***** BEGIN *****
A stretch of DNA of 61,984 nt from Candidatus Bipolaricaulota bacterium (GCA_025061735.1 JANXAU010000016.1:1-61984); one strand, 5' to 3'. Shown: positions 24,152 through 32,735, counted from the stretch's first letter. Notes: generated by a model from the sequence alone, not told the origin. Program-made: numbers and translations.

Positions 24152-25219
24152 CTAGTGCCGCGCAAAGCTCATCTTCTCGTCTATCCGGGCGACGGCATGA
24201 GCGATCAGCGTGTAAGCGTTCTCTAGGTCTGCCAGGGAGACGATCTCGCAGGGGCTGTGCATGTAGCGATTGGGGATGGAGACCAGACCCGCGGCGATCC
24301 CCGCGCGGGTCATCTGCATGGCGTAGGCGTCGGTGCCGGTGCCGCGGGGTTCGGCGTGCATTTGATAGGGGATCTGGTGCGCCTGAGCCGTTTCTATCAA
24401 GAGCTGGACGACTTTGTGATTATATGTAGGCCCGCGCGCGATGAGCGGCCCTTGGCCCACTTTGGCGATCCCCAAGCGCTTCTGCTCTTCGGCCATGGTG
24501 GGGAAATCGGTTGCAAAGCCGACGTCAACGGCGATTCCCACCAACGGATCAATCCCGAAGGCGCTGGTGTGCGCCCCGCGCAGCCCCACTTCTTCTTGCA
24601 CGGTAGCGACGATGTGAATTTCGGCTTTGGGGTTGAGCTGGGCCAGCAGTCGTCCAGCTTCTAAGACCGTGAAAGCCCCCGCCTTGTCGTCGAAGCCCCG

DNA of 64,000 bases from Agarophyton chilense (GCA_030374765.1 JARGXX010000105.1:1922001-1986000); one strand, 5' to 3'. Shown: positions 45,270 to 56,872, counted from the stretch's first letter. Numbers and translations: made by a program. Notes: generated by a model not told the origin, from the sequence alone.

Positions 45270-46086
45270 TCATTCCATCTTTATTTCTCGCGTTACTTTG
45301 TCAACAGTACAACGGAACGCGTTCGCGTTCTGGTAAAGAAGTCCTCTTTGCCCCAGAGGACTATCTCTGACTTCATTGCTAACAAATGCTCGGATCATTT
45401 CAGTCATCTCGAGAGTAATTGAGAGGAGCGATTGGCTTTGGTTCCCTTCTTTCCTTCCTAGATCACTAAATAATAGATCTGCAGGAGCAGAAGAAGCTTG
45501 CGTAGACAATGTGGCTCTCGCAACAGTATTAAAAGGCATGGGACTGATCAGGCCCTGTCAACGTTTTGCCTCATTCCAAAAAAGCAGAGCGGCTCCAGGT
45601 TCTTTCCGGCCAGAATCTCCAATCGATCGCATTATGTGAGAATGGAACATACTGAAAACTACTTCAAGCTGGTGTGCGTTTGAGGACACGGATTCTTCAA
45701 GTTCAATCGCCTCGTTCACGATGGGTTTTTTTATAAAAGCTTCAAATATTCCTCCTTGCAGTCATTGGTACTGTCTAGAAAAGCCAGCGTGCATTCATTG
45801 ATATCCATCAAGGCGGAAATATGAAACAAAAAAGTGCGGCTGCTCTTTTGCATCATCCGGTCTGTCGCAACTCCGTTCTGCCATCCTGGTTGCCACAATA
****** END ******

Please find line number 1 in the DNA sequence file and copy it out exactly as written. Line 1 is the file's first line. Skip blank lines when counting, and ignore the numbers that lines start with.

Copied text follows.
A stretch of DNA of 61,984 nt from Candidatus Bipolaricaulota bacterium (GCA_025061735.1 JANXAU010000016.1:1-61984); one strand, 5' to 3'. Shown: positions 24,152 through 32,735, counted from the stretch's first letter. Notes: generated by a model from the sequence alone, not told the origin. Program-made: numbers and translations.